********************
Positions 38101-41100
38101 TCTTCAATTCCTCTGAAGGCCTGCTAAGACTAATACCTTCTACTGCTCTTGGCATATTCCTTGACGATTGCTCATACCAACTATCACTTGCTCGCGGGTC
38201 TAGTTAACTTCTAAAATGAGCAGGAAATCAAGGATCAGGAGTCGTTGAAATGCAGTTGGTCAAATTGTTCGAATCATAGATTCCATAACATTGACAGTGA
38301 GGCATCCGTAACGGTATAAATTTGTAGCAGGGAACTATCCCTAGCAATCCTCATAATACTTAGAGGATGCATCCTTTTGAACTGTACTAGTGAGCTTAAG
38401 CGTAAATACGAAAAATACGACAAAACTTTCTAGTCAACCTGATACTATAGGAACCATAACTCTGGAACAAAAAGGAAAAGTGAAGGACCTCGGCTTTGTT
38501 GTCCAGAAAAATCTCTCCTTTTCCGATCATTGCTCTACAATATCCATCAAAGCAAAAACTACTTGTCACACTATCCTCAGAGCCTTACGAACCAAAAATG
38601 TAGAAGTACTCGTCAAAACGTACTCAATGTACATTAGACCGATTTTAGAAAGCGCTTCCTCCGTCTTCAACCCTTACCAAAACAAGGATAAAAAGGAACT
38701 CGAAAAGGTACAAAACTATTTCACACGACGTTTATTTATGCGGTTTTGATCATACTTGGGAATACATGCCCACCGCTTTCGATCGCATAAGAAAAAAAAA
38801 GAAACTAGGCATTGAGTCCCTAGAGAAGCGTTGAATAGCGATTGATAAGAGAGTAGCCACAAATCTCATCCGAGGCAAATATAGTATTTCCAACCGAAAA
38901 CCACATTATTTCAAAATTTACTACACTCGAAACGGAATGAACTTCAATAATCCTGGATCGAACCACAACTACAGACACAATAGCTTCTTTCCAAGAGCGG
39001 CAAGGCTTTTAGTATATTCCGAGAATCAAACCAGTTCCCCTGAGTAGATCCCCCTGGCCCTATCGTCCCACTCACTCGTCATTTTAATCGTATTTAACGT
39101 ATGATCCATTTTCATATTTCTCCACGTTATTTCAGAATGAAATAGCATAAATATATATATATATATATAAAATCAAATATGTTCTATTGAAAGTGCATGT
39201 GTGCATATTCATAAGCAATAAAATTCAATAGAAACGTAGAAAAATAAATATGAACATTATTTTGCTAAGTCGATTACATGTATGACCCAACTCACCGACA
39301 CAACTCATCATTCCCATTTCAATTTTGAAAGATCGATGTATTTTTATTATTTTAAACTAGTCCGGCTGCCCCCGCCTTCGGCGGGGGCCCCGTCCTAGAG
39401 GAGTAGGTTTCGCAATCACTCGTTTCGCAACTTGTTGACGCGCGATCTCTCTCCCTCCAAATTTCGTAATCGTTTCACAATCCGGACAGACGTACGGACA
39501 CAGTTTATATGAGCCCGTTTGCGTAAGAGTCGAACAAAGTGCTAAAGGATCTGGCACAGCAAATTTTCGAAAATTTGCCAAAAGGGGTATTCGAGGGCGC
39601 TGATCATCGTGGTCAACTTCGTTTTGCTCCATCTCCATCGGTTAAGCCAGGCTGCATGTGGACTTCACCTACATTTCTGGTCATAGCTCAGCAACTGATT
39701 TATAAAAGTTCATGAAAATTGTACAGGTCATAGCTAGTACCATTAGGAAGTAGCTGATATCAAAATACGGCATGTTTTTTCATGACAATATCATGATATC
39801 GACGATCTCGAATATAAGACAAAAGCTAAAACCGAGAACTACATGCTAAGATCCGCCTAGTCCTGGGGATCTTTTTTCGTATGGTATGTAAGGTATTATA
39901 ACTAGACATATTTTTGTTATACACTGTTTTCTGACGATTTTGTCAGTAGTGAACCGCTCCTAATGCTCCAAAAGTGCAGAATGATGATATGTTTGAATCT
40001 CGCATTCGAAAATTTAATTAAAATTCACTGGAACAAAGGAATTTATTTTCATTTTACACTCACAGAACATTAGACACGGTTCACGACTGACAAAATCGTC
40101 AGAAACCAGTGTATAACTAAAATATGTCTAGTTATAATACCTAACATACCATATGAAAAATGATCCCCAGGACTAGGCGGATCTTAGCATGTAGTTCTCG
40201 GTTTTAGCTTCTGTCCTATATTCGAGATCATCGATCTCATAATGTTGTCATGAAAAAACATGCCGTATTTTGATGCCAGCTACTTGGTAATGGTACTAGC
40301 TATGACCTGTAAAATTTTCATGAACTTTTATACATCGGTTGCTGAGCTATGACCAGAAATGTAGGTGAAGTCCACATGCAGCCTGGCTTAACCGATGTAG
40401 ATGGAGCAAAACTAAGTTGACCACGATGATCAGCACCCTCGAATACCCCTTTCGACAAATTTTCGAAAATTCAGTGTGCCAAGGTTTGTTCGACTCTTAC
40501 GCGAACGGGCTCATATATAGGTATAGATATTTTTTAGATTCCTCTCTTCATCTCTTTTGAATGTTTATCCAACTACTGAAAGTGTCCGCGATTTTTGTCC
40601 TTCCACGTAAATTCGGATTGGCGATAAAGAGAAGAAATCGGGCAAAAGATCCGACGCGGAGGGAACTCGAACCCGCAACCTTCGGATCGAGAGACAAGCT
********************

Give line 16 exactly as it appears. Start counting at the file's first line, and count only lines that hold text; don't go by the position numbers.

39501 CAGTTTATATGAGCCCGTTTGCGTAAGAGTCGAACAAAGTGCTAAAGGATCTGGCACAGCAAATTTTCGAAAATTTGCCAAAAGGGGTATTCGAGGGCGC